MiniLuxe was founded eight years with a focus on cleanliness and fair wages. It's expanding nationally, opening up shops in Texas with the goal of becoming the nation's biggest nail chain.
Renee Montagne talks to David Wessel about Congress, the Federal Reserve and banking regulations. Wessel is director of the Hutchins Center on Fiscal and Monetary Policy at the Brookings Institution and a Contributing correspondent to "The Wall Street Journal."
The self-proclaimed Islamic State, also known as ISIS, has taken the Syrian city of Palmyra, known for its well-preserved antiquities. It also has gas fields and roads across the Syrian desert.
Republican presidential contender Rand Paul took to the Senate floor to voice his opposition to the Patriot Act, which authorizes bulk collection of Americans' phone records by the government. Paul says collecting the phone records of American citizens is an assault on their civil liberties.
Steve Inskeep talks to Juan Forero of The Wall Street Journal about his report that officials are being investigated for allegedly turning the country into a hub for cocaine and money laundering.
The U.S.-Cuban thaw announced last December raised expectations of a new diplomatic relationship. But talks, which resume Thursday, are moving slowly on the first step: re-opening embassies.
There were whispers of a pedophile ring at the highest levels of British government. Revelations suggest those rumors had substance and that a culture of deference helped hide child abuse for decades.
Steve Inskeep talks to retired Marine General Gregory Newbold about what the U.S. is doing right, or wrong, in its efforts to militarily contain the so-called Islamic State, also known as ISIS.
The latest estimates from the U.S. Census Bureau show the 15 cities with the biggest population increases were in the South and West — with two exceptions: New York City and Columbus, Ohio.
David Letterman approached his final late-night show on CBS Wednesday night with the same self-deprecation as the previous 6,000-plus, but leavened the snark with heaps of nostalgia and praise.
An estimated 105,000 gallons of crude oil spilled from a pipeline along the California coast near Santa Barbara. Crews are working to contain a 9 mile wide sheen in the Pacific Ocean.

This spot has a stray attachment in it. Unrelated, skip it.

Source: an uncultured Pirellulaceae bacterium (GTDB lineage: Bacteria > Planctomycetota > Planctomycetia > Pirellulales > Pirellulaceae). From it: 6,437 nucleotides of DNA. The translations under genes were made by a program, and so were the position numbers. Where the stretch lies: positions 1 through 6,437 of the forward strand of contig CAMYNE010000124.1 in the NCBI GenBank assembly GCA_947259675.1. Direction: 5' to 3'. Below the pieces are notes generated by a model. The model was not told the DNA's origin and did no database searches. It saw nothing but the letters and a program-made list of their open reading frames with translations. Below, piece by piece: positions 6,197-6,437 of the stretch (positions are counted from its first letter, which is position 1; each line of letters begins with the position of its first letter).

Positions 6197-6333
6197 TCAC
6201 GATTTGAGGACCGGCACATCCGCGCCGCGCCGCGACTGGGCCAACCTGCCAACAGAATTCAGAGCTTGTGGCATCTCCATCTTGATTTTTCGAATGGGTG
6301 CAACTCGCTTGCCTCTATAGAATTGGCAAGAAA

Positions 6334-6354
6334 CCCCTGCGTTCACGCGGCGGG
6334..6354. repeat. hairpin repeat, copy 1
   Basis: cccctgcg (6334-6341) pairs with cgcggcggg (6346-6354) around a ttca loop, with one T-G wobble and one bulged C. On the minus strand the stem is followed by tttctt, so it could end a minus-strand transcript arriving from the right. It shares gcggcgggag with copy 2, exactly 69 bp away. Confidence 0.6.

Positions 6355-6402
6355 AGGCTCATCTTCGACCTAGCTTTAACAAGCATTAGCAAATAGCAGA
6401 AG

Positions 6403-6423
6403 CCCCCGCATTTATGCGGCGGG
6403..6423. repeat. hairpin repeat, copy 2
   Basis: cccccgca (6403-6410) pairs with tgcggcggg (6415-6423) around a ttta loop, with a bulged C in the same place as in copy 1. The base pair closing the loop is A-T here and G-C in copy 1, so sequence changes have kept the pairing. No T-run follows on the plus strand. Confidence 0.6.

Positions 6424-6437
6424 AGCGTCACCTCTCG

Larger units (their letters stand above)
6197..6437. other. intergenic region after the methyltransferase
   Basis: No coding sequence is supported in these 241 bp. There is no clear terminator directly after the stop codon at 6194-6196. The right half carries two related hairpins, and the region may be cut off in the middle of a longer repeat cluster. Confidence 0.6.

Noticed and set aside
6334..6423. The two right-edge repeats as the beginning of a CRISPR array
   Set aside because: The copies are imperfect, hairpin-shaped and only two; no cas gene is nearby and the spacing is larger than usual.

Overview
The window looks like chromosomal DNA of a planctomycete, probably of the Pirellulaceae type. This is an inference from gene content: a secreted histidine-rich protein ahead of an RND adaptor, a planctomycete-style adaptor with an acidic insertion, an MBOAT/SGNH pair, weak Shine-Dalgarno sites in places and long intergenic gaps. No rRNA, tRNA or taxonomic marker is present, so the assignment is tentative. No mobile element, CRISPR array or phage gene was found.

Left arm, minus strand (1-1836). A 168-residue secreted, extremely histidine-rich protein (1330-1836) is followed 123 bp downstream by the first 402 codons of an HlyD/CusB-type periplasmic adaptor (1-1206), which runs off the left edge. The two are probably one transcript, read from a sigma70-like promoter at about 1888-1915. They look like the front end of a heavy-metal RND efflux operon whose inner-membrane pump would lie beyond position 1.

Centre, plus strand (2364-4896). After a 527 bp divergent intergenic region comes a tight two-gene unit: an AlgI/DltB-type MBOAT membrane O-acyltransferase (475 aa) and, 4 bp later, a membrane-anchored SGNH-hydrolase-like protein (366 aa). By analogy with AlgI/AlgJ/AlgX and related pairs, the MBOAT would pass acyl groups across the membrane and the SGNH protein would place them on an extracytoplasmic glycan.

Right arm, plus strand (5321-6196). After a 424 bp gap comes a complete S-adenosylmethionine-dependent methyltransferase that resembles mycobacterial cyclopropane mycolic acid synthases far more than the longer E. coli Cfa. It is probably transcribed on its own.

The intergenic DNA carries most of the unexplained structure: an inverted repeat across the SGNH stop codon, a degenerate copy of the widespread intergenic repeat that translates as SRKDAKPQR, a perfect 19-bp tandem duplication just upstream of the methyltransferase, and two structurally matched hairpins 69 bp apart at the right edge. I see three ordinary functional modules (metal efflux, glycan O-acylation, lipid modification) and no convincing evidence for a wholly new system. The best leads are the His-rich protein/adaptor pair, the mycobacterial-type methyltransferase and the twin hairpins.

The World Health Organization isn't ready for the next pandemic or international health crisis. So the agency's leader is calling for major reforms at the WHO. But will the changes be enough?
Avian influenza is ravaging poultry flocks across the Upper Midwest. The virus is "doing things we've never seen it do before," and understanding about transmission is very limited, a scientist says.
In Washington state, a community coalition is bringing homeowners, businesses and government together to figure out how best to use what little money there is to protect the land from destruction.
Opiate abuse has reached crisis levels, but some states aren't doing all they can to determine the depth of the problem. Finding up-to-date statistics for specific drugs is often difficult.
Four banks agreed to plead guilty to currency manipulation and pay over $5 billion in fines. Officials say the banks used secret codes to manipulate the exchange rate between U.S. dollars and Euros.
Indianapolis is honoring its own. After three decades, David Letterman is retiring from his late-night CBS show. Wednesday is his final broadcast.
Calvin Stanley was desperate to get rid of a loose tooth. He tried a bow and arrow with dental floss. Next he tried fishing line. It worked. His dad told KRT-TV that it took an hour to find the tooth.
Twelve million immigrants passed through Ellis Island before it closed as an inspection station in 1954. The museum is expanding to tell the history of immigration to the U.S. in more recent decades.
The charities have been charged with bilking consumers out of more than $187 million. The Federal Trade Commission along with every state and the District of Columbia brought the charges.